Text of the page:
Otter boat planner boards with reels and clips.
In case you are not familiar with the “art” of having 10 poles out while trolling, I will go through the basics.
To get lines away from the boat to catch fish near the surface planner boards are often used. If a large offshore ocean boat was fishing outriggers are used that can slide lures off to the side of the boat. This is an advantage because a wider area is fished and ensures that the boat is not scaring away the fish near the lure. For smaller boats, without outriggers, the best way to do this is with planner boards. Lines from the planner reel is attached to each board that floats on the top of the water and have angled fins that pull the boards far out on each side of the boat. A shower curtain slide is placed on the planer board line. A fishing pole that has the line let out behind the boat to the desired length is then clipped on to the shower curtain. As more line is let out from the fishing pole the lure travels down the planer line off the side of the boat. When a fish bites the line is released from the clip and the shower curtain slides to planer board to be collected at the end of the troll.
Cannon Uni-Troll 10 manual downrigger.
Downriggers are a great way to set a lure to an exact depth. The downrigger has a depth counter on it plus the ball can be viewed on the fish finder when trolling. When marking fish at a certain depth just bring the ball 3-15 feet above that depth. Now the lure is at a good depth to be catching fish! Generally, the lure is run 3 to 10 feet behind the downrigger ball. If this distance is to short the ball might scare fish. If the lure is sent to far back slack in the line when the lure is released gives the fish time to get off the hook.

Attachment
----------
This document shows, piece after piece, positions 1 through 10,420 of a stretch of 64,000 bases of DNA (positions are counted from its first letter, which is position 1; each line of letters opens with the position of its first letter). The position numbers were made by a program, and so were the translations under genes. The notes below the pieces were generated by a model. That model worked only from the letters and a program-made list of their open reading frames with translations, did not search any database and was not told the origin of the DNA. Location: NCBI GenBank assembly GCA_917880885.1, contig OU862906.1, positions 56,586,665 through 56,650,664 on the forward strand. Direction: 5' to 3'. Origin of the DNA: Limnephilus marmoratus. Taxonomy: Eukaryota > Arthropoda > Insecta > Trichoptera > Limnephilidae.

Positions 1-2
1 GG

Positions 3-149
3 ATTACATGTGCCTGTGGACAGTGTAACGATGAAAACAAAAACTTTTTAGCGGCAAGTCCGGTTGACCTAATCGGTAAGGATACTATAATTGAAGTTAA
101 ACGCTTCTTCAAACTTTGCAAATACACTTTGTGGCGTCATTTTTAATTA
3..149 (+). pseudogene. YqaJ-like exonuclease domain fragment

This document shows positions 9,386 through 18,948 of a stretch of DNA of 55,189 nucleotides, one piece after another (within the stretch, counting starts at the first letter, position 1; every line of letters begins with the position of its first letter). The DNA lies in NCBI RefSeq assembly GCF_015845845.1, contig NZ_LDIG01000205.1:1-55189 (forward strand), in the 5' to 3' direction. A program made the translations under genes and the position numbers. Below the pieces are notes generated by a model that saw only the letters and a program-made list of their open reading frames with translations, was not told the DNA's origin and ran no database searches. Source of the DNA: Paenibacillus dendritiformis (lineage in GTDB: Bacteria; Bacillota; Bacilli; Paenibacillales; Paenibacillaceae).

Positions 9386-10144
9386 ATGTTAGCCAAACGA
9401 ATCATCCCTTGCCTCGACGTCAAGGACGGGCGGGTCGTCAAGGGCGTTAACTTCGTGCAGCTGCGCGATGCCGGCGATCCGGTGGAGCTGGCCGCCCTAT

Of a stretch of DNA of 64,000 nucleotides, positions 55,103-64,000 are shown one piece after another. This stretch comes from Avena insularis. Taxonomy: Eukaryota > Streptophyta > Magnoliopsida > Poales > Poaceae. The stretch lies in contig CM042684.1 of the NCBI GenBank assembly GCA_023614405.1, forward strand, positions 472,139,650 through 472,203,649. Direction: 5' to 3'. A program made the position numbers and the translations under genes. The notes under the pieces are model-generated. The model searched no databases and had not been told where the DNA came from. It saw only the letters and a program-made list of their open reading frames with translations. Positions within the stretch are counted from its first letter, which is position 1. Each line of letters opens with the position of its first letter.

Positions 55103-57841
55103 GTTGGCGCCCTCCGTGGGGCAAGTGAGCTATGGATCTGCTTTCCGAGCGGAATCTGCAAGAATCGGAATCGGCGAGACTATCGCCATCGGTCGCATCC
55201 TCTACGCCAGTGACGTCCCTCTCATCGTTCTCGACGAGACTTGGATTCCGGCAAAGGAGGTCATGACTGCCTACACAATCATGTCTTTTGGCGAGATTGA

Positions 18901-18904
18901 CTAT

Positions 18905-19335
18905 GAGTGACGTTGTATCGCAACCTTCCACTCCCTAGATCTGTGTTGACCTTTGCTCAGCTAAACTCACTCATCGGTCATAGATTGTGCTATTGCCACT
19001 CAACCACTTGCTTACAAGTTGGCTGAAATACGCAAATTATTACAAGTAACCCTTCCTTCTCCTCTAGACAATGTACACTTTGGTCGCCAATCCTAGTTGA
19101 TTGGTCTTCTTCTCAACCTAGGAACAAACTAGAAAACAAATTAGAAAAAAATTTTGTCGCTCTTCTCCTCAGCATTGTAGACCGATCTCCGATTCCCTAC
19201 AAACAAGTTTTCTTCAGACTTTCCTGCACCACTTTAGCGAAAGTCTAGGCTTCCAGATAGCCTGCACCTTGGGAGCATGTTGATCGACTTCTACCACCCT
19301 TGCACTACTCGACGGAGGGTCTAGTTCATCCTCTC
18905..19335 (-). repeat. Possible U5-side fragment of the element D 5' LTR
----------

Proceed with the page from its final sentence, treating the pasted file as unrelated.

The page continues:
Cannon stacking downrigger clips allow for a second line to be fished on a single weight. These release clips are not super strong which is good because walleye troll speeds are slow and smaller fish are frequently caught. If the conditions are wavy and rough the line might release prematurely. Twisting the line so it is twice a thick before putting it in the clip allows for a firmer grasp of the line which helps prevent the line for releasing prematurely.
Stacking clips for downriggers are awesome and I will explain how to use the clips to set two lines on one downrigger. First, the downrigger is lowered for example 10 feet after the first line set. The swivel clip then goes around the downrigger wire and one of the padded clips attaches to the wire. A second pole line is let out about 5 to 30 feet and then attached to the second padded clip. The downrigger is then set to the desired fishing depth. Now a second pole is down exactly 10 feet above the rigger depth. This is a very effective way to be able to fish four different depths using two downriggers. This is lots of work but if fish are not being caught there is plenty of time to set lines. If there is to much action simply set one lure on each downrigger.
How to catch Walleye
In summary, the best baits for trolling for walleye are deep diving plugs, stick baits and spoons. For drifting for walleye worm harness and flutter jigs are the way to go. This is exceptionally true in the great lakes and deep lakes. For certain lakes finding structure is important, other-times walleye are schooling at certain depths. Don’t forget to watch the fish finder close and adjust the depth of the baits accordingly.
Thanks for visiting Global Fishing Reports. I hope these suggestions help you catch more walleye!
If you have any suggestions for top walleye lures and baits, leave a comment below!
Captain Cody has worked on charter fishing boats in the Florida Keys, Virgin Islands and Alaska. Cody grew up in Pennsylvania and has also done extensive freshwater fishing including bass fishing tournaments. Cody strives to provide detailed information about the best fishing gear and tactics to help both novice and experienced anglers have a more productive and enjoyable time on the water. Cody also has a background in aerospace engineering and neuroscience but really only takes pride in being good at one thing and that is fishing!